Especially from an overzealous power-tripping editor who hasn’t been in town long enough to feel the bite of the Chicago Hawk, or long enough yet to truly get to know the heart of Sun-Times readers. Especially its African-American readers who can attest to how often I have raised my pen in celebration, remembrance, honor and in recognition of life and death on the other side of the tracks—where my former student, the late Aaron Lee, grew up—and whose stories often otherwise go missing from news print and broadcasts: Jelani Day, The Unforgotten, Khalil White El, De’Kayla Dansberry…
I know these readers. These people. Beyond mere subscription numbers. Beyond some interest poll. They’re as real to me as the city’s gritty West Side, where I grew up, inhaling into my soul the life, love and laughter of people who dwell beyond the Magnificent Mile. I’ve been a voice for many of them. And neither mine nor theirs—of how we speak or how we structure the telling of our stories—will ever need sifting through some outsider’s point of view. Does American journalism have room for unfiltered voices like ours? Like mine?
As for Kho’s comment: “John’s departure is not the outcome that any of us wanted…”
If that’s the case, why then since my announced departure on Nov. 25, have I not received a single call, email or any such communication from Kho to discuss my resignation or to express that sentiment? Zilch. Crickets.
If she had reached out, she might have started the conversation with an apology. But that perhaps would be too much like admitting that my column was just fine just the way I wrote it.
Lastly, Kho’s comment that her goal in editing is to “make their work as impactful as possible…”
My series on the death of Jelani Day went viral on Twitter, and trended astronomically on the Sun-Times own pages, significantly exceeding numbers compared to previous Sundays with more than 80,000 page views at one point and nearly 104,000 engaged minutes.
With all humility, my column, since I began writing in 2010, has won more awards than I can count. All of this at writing for 50 cent a word for nearly 13 years (for a 600 to 700-word column).
With not one penny’s compensation for travel expenses or the innumerable photographs I took at scenes, or even one cent increase in pay over a decade and a half, until about three months ago.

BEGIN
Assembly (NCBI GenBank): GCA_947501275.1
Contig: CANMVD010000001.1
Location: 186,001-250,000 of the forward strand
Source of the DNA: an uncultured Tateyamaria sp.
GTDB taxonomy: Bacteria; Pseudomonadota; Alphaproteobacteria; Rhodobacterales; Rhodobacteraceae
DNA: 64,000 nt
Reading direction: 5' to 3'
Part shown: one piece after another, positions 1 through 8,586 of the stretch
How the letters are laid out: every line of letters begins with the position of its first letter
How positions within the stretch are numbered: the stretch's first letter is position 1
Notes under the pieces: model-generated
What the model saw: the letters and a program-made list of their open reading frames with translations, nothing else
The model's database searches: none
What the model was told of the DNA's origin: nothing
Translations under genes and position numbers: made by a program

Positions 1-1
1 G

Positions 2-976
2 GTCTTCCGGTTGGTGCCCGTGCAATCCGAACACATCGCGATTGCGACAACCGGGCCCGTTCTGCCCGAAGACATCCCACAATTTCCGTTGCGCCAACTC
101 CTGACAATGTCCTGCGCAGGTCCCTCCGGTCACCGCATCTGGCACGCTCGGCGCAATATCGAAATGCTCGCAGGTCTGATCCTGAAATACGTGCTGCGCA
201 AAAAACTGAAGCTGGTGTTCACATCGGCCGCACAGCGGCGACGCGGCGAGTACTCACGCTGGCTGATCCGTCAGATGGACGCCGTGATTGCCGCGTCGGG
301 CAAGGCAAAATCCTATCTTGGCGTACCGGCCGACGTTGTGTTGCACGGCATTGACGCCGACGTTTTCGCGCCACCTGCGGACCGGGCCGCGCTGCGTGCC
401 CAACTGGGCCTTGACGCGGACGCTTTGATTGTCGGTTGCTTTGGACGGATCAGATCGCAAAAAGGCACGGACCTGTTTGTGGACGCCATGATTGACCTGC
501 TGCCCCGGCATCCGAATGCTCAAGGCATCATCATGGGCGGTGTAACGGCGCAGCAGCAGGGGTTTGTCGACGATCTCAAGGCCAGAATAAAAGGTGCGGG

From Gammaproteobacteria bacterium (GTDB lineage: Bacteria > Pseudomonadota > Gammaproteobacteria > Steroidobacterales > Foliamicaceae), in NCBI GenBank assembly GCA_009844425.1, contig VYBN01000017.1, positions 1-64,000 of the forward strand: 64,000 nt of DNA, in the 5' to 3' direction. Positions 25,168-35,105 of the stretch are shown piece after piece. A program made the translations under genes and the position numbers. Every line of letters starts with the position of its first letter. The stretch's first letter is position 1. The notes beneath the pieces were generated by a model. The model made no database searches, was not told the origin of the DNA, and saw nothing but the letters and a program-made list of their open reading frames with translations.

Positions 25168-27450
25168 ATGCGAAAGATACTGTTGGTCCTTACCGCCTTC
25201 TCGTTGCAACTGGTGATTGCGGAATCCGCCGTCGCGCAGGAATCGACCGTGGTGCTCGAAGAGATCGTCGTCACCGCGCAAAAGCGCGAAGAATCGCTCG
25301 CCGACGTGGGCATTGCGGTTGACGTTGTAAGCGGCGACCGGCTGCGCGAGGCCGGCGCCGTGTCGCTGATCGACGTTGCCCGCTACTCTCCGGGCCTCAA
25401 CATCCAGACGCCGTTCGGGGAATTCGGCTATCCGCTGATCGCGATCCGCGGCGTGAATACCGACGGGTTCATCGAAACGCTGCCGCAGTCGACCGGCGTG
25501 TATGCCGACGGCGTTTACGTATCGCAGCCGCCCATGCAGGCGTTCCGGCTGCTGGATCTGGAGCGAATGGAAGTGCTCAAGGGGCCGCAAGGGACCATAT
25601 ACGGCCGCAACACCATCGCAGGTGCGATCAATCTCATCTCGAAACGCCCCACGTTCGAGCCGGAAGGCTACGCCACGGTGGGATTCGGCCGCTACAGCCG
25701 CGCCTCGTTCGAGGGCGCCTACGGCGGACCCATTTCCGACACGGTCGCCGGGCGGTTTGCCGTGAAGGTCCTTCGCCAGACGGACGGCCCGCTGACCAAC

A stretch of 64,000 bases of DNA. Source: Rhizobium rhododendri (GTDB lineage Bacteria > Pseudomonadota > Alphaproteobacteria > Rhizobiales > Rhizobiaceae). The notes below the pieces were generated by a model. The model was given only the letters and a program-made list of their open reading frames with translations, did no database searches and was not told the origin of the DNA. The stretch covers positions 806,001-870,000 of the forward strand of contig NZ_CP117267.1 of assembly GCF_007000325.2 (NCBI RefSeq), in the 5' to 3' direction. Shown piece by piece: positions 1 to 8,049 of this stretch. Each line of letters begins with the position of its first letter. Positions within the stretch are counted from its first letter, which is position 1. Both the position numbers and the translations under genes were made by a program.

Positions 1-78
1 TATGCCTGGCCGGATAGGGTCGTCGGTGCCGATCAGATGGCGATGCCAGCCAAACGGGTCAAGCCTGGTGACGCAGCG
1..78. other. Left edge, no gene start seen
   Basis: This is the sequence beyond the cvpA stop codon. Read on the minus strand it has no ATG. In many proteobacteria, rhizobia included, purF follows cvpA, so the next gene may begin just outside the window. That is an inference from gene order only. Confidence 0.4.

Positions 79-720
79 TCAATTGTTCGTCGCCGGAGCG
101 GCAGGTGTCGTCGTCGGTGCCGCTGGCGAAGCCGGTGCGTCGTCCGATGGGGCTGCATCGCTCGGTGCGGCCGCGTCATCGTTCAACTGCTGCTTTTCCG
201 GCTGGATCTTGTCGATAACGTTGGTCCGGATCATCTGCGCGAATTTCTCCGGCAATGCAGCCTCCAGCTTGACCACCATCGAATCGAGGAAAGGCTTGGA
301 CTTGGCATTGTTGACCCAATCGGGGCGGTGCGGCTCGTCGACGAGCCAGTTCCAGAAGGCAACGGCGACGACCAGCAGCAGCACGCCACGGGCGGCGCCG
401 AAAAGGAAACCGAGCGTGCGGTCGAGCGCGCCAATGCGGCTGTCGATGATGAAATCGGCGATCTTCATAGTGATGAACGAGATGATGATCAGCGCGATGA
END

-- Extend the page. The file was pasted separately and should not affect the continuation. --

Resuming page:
Let the record show: I did it for the love of it. And apparently, I did it so well that a couple of Sun-Times editors before Kho was hired nominated my column for this year’s Pulitzer Prize. I didn’t win. Hell, I wasn’t even a finalist. But winning my editors’ respect, honor and trust for my pen and voice meant the world.
Among an editor’s words I will always treasure most were from Tom McNamee who invited me 13 years ago to write my column for the Sun-Times. He wrote some years ago now:
“John Fountain writes with intelligence, compassion and eloquence about stuff that nobody in Chicago writes about but should. He writes about his personal struggles with faith and organized religion. This, of course, is a matter of central importance in the lives of so many Chicagoans, but who else in a newspaper — in Chicago or any city — addresses the matter without apology or ironic distancing, if at all? I regularly get letters from appreciative readers who marvel at this.
John writes about the world he grew up in — stark poverty on Chicago’s West Side — and about how he rose above, always honoring those who gave him a boost and showed him the way. Again, this is the story of so many Chicagoans, and the dream of so many more. He writes about the challenges of fatherhood, especially as a father to young Black children who are sure to encounter the same giant obstacles and temptations he knew so well.
He writes, as well, with wit and humor, about the everyday small stuff, such as women’s hairstyles and hot-dogging professional football players. That’s his change-up pitch, one of the smart ways he keeps his column fresh and unpredictable. John’s general approach as a columnist is to mine the personal to find the universal, a rather dangerous form of journalism that works only if done very well. John does it beautifully well.”
John W. Fountain
John W. Fountain is a professor of journalism at Roosevelt University and a 2021-22 U.S. Fulbright Scholar to Ghana, where he is a visiting lecturer at the University of Ghana-Legon and researching his project titled, “Hear Africa Calling: Portraits of Black Americans Drawn to The Motherland.”